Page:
When you get cable TV, you have to buy channels in packages, instead of picking and choosing which channels to keep or drop. Senator John McCain aims to give consumers more choice in the matter with a new bill, the Television Consumer Freedom Act of 2013, proposed on the Senate floor today to allow “a la carte” cable packages, as well as disciplining broadcasters that move popular programming from the networks over to pay cable, and ending the practice of sports blackouts.
McCain railed against broadcasters for basically giving consumers a choice of either purchasing a package of channels even if you don’t want a lot of them, or just not getting cable at all. He argued that consumers should not have to unfairly pay up for channels like ESPN, which costs over four dollars a month per household, if they do not want to watch ESPN. He said that anyone who has ESPN and ESPN2 in their cable package and doesn’t watch them is just “sending a check to Disney for about $70.”
McCain also wants to prevent broadcasters from pushing popular programming to pay TV, when they should basically be available for network TV too. The bill would also stop the sports blackout rule, which is the practice of teams not allowing games to be broadcast if seats are not sold out. Deadspin highlights that these blackouts only began in the 60s after aggressive lobbying by the NFL commissioner at the time.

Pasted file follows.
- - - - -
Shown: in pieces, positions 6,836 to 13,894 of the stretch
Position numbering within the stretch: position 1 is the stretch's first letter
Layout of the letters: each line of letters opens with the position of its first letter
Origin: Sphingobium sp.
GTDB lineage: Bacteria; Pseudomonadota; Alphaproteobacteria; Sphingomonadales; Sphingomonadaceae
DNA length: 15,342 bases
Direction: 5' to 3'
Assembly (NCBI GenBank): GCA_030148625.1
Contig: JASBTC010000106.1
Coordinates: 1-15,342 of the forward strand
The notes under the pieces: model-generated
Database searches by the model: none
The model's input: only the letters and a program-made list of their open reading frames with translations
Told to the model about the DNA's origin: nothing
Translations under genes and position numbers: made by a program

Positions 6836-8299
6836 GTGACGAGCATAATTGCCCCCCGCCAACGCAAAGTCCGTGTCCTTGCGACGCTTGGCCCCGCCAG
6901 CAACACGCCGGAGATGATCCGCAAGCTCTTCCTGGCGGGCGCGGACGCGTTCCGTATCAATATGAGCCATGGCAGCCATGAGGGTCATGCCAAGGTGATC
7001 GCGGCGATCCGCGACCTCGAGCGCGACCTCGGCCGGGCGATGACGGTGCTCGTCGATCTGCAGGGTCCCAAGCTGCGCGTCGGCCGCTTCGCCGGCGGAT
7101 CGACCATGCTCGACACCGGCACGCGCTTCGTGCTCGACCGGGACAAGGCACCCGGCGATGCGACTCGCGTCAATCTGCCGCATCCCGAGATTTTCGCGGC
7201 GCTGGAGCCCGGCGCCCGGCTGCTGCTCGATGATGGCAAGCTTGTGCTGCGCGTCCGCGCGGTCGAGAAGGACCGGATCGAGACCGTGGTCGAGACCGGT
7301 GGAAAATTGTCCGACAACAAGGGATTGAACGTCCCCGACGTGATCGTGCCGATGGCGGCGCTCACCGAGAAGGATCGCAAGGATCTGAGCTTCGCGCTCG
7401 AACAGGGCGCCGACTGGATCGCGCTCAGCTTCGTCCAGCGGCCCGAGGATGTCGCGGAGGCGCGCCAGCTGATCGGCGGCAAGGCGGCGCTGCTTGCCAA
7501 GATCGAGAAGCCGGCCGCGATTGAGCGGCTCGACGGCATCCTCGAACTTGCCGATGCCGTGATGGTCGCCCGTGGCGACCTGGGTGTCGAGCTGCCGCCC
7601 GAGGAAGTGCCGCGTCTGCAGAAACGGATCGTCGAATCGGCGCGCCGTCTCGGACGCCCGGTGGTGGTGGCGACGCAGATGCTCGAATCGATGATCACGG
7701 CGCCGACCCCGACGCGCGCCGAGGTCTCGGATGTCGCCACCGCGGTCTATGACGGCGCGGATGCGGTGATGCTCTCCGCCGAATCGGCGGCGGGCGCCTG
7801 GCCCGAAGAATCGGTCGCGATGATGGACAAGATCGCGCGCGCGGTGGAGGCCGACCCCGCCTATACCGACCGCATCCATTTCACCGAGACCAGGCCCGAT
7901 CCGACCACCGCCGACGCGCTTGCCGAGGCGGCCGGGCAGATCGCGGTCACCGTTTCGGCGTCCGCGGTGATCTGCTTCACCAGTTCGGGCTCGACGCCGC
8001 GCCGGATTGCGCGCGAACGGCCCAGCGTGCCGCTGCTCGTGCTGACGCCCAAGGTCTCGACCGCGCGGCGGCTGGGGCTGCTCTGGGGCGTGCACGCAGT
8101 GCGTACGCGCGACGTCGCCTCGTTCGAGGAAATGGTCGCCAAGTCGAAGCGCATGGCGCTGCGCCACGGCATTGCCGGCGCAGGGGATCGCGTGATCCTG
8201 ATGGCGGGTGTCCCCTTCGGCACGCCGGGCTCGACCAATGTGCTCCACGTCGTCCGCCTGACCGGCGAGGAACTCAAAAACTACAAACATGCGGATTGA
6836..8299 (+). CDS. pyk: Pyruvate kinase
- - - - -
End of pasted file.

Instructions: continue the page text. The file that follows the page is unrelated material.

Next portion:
McCain’s bill is naturally going to be opposed by TV industry lobbyists, and David Lieberman at Deadline considers it dead on arrival.
You can watch the entirety of McCain’s floor remarks here.
h/t Business Insider
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